No, this post has nothing to do with Cormac McCarthy or the Beatles. It has to do with the impending winter and the requirements of living on a private, barely legal road. If you, like most of the sane and rational population of the United States, live on a paved road that is cleaned, plowed, and maintained by your town or county, you probably only consider the effort that goes into keeping your road pleasantly usable when it becomes unpleasantly usable, such as when a large pothole appears in the middle of it. My road, however, is a constant occupier of thoughts. Here’s what it means to live where I do:
- Discovering your snow tires are useless and spending the whole winter creeping down the hill at two miles per hour, which was still too fast, terrified of plummeting over the edge and ending up like these guys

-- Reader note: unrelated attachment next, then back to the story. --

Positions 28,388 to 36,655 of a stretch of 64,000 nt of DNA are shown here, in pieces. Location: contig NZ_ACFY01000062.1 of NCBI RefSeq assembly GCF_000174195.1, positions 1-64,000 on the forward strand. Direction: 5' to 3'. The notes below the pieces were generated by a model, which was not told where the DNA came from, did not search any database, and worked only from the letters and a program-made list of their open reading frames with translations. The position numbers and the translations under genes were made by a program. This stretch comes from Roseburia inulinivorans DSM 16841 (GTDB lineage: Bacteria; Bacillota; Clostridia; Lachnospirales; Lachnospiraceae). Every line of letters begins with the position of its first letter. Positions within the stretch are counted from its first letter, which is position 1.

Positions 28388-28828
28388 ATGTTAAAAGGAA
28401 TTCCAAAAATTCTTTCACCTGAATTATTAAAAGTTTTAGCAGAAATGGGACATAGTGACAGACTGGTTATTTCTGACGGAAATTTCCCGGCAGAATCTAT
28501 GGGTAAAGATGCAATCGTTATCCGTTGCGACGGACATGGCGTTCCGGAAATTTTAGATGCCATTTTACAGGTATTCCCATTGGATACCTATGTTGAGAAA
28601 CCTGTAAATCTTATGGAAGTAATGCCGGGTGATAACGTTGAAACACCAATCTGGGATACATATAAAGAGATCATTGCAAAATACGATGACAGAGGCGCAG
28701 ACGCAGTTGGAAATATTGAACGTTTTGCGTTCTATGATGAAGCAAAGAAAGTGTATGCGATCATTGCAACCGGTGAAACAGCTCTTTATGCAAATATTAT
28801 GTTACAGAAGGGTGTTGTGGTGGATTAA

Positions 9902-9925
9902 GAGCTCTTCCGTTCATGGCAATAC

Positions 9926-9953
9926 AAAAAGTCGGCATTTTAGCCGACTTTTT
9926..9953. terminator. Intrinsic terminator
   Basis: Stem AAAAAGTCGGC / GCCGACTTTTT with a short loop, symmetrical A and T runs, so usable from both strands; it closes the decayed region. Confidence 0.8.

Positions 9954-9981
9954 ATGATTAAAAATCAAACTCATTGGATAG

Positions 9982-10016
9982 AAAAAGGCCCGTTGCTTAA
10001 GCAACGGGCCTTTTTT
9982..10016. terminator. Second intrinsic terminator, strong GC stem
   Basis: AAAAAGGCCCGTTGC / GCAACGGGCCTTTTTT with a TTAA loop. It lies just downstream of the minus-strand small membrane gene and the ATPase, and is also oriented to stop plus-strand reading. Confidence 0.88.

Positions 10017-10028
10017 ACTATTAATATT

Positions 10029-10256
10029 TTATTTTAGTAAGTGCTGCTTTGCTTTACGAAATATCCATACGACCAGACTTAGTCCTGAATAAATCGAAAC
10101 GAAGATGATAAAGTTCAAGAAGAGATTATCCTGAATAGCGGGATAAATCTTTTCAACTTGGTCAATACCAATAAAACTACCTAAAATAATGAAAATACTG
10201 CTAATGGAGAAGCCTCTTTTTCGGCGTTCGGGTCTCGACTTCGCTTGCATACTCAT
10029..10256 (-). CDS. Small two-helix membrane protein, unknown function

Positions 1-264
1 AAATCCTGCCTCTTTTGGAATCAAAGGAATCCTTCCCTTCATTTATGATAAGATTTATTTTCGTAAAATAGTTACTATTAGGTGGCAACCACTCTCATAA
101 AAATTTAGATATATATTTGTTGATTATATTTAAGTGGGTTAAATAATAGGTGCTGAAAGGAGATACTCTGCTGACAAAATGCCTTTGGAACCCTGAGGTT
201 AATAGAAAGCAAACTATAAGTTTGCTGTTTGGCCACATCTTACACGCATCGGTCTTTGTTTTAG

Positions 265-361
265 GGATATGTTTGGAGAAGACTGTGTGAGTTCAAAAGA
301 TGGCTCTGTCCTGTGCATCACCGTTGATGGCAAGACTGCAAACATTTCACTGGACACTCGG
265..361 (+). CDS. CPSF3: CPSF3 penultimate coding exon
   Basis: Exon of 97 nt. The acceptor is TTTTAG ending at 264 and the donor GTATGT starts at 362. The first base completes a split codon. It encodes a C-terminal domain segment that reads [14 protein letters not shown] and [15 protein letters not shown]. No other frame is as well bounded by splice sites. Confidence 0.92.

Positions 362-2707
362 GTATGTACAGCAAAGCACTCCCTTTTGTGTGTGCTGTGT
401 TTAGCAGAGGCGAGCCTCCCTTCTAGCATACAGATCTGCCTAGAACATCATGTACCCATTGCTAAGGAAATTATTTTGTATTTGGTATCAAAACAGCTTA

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Skeletons and carcasses surround us. No, not the spandex, rubber, and cake makeup kinds. Real ones. The dead season is here and while as a city-dweller I was largely insulated from it, I can’t help but pay attention out here.
The flies staked out the entryways the last few weeks, desperate to get into the warmth. They drove my partner crazy and even though I told him they would be gone very soon, he bought some flypaper anyways. He never had the chance to hang it. They are all dead now.
The two aspens that preside over our front steps have been stripped bare. The glory of autumn is very short and limited in the mountains. Our canyon displays a range of golds, but none of the crimson and brick and auburn and merlot of an autumn in the Adirondacks or the Catskills. And now, even the mustard and the saffron and the dandelion are gone. Continue reading →